News / Science & Technology

    'Dawn' Spacecraft Speeds Toward Asteroid Rendezvous

    Artist's rendition of Dawn spacecraft leaving Earth
    Artist's rendition of Dawn spacecraft leaving Earth

    A large NASA spacecraft named Dawn is barreling toward an orbital rendezvous next month with a huge space rock, and scientists are hoping the unprecedented encounter in the asteroid belt will shed new light on the history of the solar system.  

    Vesta is not just any asteroid.  At a whopping 530 kilometers in diameter, Vesta is the second most massive object in the asteroid belt, a vast region between the planets Mars and Jupiter that's filled with rocky debris of all sizes. Vesta is officially described as a "protoplanet" because it almost formed into a planet itself, like Mars or Earth.

    And, next month, Vesta is getting a visitor - the Dawn spacecraft.  

    Robert Mase is the Dawn project manager at NASA's Jet Propulsion Laboratory in California.

    "After traveling for nearly four years, 1.7 billion miles [2.7 billion kilometers] and two laps around the Sun," said Mase, "Dawn is finally on our final approach to Vesta."

    NASA's Dawn spacecraft is expected to fall into orbit around Vesta on July 16th.  

    For navigation purposes, the spacecraft has sent back pictures of Vesta, and the images are far sharper than the ones from the earth-orbiting Hubble Space Telescope.  Researchers are already expressing surprise at the asteroid's extremely varied surface features, and the real science-gathering is not even expected to begin until August.

    But how does a spacecraft get all the way from the Earth to the asteroid belt?  Dawn relies partially on solar energy.  The spacecraft has two solar panels, totaling about 16 meters in length. Tip-to-tip, Dawn's wingspan is about 20 meters, which Mase says makes Dawn the largest interplanetary spacecraft NASA has ever launched.  Plus, Dawn has three ion engines.  That is a type of propulsion that might be familiar to science fiction fans, as an alien spacecraft used it in the 1960s American television series, Star Trek.   

    In that episode, Captain Kirk asked Mr. Spock to identify an alien spaceship that was approaching the starship Enterprise.  Spock responded, "Configuration unidentified.  Ion propulsion.  High velocity, though of a unique technology."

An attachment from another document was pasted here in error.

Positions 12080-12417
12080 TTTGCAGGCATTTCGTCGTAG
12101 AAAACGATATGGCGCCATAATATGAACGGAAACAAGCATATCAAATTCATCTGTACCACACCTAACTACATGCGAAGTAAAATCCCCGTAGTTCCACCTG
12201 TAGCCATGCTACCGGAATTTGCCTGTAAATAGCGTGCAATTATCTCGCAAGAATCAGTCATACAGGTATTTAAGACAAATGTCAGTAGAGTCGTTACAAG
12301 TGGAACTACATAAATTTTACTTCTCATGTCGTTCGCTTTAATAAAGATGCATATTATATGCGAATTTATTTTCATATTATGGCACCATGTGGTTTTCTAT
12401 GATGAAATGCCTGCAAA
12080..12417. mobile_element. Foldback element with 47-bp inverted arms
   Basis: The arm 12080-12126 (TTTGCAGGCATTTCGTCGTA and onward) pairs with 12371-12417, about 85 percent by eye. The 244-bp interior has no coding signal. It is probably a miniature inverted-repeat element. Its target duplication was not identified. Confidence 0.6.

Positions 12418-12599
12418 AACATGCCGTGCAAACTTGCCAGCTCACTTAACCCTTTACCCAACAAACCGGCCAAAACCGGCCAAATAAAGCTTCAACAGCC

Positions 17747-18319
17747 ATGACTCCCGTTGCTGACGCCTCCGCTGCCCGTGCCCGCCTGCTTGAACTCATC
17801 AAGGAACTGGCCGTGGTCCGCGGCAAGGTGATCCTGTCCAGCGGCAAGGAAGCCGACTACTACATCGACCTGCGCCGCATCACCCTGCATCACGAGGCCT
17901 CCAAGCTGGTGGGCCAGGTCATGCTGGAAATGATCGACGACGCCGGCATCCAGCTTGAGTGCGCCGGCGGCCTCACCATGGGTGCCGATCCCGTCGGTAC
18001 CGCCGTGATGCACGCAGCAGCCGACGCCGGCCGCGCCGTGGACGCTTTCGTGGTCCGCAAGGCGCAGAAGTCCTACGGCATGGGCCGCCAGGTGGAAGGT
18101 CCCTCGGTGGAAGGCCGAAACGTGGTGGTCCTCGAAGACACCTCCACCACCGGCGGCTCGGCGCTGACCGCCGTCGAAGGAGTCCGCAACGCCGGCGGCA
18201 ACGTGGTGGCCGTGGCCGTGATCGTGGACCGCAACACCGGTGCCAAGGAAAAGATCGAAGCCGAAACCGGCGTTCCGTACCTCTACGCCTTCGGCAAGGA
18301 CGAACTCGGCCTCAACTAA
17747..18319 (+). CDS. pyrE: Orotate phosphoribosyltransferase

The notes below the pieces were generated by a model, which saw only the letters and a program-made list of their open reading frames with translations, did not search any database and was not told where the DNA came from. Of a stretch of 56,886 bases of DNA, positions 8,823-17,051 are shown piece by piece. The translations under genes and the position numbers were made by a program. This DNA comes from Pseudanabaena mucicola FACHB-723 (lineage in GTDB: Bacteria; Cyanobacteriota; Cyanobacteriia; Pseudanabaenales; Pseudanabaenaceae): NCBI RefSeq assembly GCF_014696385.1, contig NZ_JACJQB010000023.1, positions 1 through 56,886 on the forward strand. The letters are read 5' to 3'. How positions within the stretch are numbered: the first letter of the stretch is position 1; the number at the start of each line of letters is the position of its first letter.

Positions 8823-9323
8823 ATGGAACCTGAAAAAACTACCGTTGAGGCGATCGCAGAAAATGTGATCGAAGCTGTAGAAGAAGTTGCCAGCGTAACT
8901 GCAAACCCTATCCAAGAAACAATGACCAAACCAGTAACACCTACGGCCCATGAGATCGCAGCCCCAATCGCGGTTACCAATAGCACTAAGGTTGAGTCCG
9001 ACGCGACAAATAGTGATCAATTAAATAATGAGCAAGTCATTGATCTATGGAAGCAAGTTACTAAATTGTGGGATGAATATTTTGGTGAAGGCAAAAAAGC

Ion engines are unique - and efficient - because they are powered by electrical fields, not chemical reactions.  

    NASA's Mase says ion engines initially produce very low thrust, about equal to the weight of a single piece of paper in your hand.

    "So this means we go from zero to 60 [miles per hour, the equivalent of 95 kilometers per hour] in about four days," he explained.  "But the ion engine can continue to thrust and accelerate, day after day, month after month, eventually achieving tremendous velocities over time."  

    And Dawn has time.  

    The spacecraft will spend a year orbiting Vesta - the first prolonged visit to a main belt asteroid.  It will map the mineral composition and features of Vesta's surface, collect information about Vesta's gravity field, and peer into a massive crater that likely exposes the asteroid's interior.  

    Then Dawn will fire its engines again and climb away toward the dwarf planet Ceres, the largest object in the asteroid belt.  It is expected to get there and drop into orbit in early 2015, and spend several months gathering data.

    Mase says the Dawn mission is unusual because it is going to rendezvous with not one, but two, bodies in the solar system.

    Researchers say the Vesta asteroid is no stranger to Earth.  Chunks of the protoplanet have been knocked off during collisions with other space rocks, and scientists believe many of the meteorites that are found on Earth - perhaps one of out 20 - originated on Vesta.   

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